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             There is a great deal of speculation on the effect television plays in childhood aggression. Two contrasting views regarding this issue are violent television increases aggressive behavior and violent television does not increase aggressive behavior. Later research demonstrates there may be other intervening variables causing aggression. These include IQ, social class, parental punishment, and parental aggression, hereditary, environmental, and modeling. With all of these factors to take into consideration it is difficult to determine a causal relationship between violent television and aggression. It is my hypothesis this relationship is bi-directional. I feel violent television causes aggressive behavior and aggressive people tend to watch more violent television.
             Over the years there has been a large amount of research published, many with conflicting results, to the question of a causal link existing between the viewing of televised violence and childhood aggression. It is an important question because if violent television is linked to childhood aggression we need to adapt our television shows accordingly.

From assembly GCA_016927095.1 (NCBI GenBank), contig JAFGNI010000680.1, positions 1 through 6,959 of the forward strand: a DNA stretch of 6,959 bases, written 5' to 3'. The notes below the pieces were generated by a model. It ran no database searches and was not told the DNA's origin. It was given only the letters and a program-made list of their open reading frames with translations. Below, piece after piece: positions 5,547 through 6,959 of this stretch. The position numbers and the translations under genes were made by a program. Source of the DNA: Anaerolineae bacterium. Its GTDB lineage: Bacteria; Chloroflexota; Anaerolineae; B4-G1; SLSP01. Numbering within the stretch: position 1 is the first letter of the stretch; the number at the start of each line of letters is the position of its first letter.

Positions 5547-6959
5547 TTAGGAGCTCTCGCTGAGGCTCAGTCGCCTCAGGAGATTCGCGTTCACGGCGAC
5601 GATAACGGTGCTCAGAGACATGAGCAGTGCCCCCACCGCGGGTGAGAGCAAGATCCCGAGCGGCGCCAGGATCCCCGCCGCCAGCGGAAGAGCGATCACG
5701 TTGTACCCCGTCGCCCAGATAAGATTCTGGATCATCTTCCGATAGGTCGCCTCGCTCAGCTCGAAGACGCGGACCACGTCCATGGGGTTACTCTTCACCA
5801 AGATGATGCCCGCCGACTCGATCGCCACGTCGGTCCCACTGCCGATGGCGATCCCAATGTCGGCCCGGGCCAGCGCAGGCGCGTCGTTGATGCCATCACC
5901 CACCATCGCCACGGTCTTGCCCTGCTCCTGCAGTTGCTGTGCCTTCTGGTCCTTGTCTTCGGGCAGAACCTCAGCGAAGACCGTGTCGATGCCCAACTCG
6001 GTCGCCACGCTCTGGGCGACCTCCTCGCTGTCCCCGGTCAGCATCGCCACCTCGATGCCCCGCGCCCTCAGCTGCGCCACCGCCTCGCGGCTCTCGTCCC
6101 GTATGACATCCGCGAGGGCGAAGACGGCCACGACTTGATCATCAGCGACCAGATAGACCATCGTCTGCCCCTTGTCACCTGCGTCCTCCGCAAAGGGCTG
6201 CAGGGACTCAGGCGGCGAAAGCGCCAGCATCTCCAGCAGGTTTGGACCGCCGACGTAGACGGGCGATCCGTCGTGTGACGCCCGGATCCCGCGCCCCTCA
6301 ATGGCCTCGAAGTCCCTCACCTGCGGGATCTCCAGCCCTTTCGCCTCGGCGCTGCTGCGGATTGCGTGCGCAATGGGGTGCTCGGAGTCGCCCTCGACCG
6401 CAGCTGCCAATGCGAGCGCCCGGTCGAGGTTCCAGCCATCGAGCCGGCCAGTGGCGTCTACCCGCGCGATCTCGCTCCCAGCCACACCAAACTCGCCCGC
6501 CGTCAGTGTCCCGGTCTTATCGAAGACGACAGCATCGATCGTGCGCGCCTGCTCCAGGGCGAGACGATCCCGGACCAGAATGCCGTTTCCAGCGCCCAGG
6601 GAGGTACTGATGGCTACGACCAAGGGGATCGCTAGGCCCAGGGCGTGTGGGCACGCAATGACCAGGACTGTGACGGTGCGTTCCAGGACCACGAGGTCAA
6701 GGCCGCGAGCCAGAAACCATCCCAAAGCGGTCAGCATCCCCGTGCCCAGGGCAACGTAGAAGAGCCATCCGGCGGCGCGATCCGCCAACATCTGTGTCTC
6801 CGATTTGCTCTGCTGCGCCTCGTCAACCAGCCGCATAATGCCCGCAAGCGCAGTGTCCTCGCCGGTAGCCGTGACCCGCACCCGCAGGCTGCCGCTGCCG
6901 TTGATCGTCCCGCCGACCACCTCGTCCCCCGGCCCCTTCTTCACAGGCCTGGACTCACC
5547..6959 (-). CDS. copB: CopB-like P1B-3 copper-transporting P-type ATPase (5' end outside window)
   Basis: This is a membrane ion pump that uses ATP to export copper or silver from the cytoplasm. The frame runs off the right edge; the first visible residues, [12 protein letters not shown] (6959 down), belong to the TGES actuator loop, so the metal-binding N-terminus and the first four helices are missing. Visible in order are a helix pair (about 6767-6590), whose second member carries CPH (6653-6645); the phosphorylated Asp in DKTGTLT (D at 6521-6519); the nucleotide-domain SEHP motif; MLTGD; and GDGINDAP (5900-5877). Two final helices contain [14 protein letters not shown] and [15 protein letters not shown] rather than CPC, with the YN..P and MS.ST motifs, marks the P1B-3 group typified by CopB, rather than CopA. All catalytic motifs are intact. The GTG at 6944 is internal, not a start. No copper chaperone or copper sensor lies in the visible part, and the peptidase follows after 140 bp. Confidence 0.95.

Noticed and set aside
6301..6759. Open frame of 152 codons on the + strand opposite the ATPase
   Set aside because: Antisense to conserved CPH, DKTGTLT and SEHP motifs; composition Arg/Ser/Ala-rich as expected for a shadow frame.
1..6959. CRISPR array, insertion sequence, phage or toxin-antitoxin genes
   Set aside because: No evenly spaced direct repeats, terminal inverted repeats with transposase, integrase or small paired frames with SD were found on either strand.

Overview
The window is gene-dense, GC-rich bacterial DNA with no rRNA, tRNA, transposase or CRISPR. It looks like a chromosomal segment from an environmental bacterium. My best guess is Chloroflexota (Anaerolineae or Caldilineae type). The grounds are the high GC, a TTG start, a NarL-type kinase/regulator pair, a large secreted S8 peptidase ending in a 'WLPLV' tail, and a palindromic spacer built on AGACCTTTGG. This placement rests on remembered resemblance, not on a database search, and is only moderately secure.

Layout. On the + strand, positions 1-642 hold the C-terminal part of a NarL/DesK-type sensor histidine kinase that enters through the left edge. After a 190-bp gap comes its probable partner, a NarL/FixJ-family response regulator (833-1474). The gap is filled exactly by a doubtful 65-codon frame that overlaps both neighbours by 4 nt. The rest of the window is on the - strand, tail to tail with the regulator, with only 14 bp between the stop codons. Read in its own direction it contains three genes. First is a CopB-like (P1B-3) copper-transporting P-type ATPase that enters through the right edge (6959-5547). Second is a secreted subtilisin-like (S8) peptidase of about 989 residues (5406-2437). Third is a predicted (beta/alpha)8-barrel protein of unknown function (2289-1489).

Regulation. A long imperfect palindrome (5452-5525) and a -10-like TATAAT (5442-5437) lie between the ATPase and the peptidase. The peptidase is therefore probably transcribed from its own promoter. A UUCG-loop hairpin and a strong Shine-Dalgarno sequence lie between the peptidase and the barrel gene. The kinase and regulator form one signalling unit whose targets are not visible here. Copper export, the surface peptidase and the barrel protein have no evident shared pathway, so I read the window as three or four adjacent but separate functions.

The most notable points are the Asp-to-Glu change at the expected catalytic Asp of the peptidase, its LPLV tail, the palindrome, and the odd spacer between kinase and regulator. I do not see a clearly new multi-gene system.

Early 1960's Research.
             There is earlier research, but the first association between violent television and aggression was in the early 1960's when Albert Bandura began researching his modeling theory. His series of experiments first set the precedent for a relationship between violent television viewing and aggression. He felt children would model or imitate adult behavior. In one study he subjected children to both aggressive and non- aggressive adult models and then tested them for imitative behavior in the presence of the model. His theory was demonstrated when children readily imitated behavior exhibited by an adult model in the presence of the model (Bandura, Ross & Ross, 1961). In a similar experiment children were exposed to aggressive and non-aggressive adult models, but then tested for amount of imitative learning in the absence of the model.

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